• Find the YouTube video link here!

Fall 2023 Schedule - Abolitionist Pedagogy Reading Series


September 21st, 2023: Thursday, 12pm - 1:30pm at this zoom link

Discussion Topic - Ant-Racism & its Co-option in Higher Education

  • A Black Professor Trapped in Anti-Racist Hell by Vincent Lloyd

    • In a recent essay in Compact with the luridly captivating title “A Black Professor Trapped in Anti-Racist Hell,” the Villanova University political theorist Vincent Lloyd describes his disturbing ordeal teaching a class hosted by the Telluride Association, a nonprofit devoted to “transformative education,” in 2022.   

October 26th, 2023: Thursday, 12pm - 1:30pm at this zoom link

Discussion Topic: Banned Book Legislation & its Pedaggical Fallout

  • Between The World & Me by Ta-Nehesi Coates
    • In a profound work that pivots from the biggest questions about American history and ideals to the most intimate concerns of a father for his son, Ta-Nehisi Coates offers a powerful new framework for understanding our nation’s history and current crisis. Americans have built an empire on the idea of “race,” a falsehood that damages us all but falls most heavily on the bodies of black women and men—bodies exploited through slavery and segregation, and, today, threatened, locked up, and murdered out of all proportion. What is it like to inhabit a black body and find a way to live within it? And how can we all honestly reckon with this fraught history and free ourselves from its burden?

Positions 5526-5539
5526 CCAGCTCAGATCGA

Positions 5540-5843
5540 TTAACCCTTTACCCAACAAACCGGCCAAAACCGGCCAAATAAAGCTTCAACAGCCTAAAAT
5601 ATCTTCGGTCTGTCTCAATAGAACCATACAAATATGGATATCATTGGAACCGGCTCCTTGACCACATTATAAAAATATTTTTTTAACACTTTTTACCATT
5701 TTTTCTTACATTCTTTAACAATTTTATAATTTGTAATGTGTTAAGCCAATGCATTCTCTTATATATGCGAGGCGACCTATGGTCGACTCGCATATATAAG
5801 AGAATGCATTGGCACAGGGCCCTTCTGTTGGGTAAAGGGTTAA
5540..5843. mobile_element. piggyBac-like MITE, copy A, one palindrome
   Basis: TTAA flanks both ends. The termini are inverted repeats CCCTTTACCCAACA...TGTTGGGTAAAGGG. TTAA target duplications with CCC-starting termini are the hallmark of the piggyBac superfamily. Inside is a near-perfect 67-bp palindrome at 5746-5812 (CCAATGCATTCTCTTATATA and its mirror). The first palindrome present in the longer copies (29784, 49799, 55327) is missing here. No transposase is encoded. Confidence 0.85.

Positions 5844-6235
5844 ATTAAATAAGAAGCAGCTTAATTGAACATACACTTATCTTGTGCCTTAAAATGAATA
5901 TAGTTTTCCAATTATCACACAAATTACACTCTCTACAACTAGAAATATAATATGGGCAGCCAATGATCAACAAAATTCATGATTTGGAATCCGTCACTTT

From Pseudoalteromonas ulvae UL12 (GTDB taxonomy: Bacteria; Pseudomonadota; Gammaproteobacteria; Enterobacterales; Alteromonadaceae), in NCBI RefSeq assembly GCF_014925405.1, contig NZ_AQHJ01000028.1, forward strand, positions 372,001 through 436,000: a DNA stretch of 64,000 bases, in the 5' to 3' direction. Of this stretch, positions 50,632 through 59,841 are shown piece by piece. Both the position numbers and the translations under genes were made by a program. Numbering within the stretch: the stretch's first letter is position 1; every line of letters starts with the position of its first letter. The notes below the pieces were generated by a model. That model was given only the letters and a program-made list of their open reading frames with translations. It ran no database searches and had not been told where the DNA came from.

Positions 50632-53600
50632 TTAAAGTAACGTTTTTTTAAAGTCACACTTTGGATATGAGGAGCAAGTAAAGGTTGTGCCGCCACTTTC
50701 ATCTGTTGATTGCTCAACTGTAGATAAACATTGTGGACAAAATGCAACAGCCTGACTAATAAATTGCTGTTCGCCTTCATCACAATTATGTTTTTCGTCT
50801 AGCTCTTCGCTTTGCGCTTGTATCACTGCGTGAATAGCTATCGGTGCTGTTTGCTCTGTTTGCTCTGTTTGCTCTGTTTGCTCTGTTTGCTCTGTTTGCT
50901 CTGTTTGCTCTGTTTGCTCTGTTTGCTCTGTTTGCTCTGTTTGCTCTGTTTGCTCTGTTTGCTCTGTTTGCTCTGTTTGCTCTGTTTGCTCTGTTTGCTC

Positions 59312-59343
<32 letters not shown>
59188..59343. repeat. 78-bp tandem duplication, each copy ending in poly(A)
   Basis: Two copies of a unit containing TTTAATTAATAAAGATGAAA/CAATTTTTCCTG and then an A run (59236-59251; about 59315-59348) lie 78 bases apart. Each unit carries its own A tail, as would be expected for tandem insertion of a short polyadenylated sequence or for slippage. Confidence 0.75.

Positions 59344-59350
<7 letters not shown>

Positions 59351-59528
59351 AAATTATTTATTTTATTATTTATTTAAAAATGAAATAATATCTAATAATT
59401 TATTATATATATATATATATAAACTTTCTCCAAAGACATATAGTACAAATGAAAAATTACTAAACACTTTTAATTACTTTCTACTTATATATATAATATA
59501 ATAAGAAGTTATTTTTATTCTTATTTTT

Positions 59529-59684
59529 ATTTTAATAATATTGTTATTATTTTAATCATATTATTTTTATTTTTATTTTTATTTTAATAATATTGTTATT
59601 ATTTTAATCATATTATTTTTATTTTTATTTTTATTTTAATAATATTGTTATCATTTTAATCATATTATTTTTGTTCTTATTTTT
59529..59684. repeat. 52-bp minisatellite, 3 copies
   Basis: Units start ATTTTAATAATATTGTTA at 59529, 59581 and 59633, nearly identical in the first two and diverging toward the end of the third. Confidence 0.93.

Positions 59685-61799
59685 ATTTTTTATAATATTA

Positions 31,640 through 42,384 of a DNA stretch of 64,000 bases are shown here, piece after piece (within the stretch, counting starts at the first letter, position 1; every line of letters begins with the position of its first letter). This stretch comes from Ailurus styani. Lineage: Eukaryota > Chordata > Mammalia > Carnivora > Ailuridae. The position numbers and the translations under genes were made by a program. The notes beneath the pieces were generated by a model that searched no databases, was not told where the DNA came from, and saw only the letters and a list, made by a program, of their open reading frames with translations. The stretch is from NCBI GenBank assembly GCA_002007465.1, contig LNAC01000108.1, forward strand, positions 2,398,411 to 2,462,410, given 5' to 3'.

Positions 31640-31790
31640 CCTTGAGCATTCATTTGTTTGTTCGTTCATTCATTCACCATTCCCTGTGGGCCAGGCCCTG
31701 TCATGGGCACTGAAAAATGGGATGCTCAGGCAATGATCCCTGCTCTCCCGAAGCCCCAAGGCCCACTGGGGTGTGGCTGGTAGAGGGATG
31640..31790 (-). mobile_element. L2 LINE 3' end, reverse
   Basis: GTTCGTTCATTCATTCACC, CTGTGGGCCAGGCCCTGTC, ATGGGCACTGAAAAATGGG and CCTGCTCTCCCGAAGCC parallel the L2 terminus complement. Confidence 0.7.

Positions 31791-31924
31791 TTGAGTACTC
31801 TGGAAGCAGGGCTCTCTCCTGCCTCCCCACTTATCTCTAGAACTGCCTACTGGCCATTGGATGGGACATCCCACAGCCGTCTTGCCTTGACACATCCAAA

Between the World and Me is Ta-Nehisi Coates’s attempt to answer these questions in a letter to his adolescent son

    • To read: Chapter 2, pages 74-97


November 9th, 2023: Thursday, 12pm - 1:30pm at this zoom link

Discussion Topic: Indigenous Voices in Academia 

  • Dreaming in Indian: Contemporary Native American Voices - (find the LUC Library's digital ebook link here!)
    • Emerging and established Native artists, including acclaimed author Joseph Boyden, renowned visual artist Bunky Echo Hawk, and stand-up comedian Ryan McMahon, contribute thoughtful and heartfelt pieces on their experiences growing up Indigenous, expressing them through such mediums as art, food, the written word, sport, dance, and fashion. Renowned chef Aaron Bear Robe, for example, explains how he introduces restaurant customers to his culture by reinventing traditional dishes. And in a dramatic photo spread, model Ashley Callingbull and photographer Thosh Collins reappropriate the trend of wearing ‘Native’ clothing.
    • To explore: "My Mother's Teachings" (pg., 30-31), "Growing Up with Pocahontas" (pg., 42-43) &"Salish Geek" (pg., 106-109).

November 30th, 2023: Thursday, 12pm - 1:30pm at this zoom link


Discussion Topic: TBD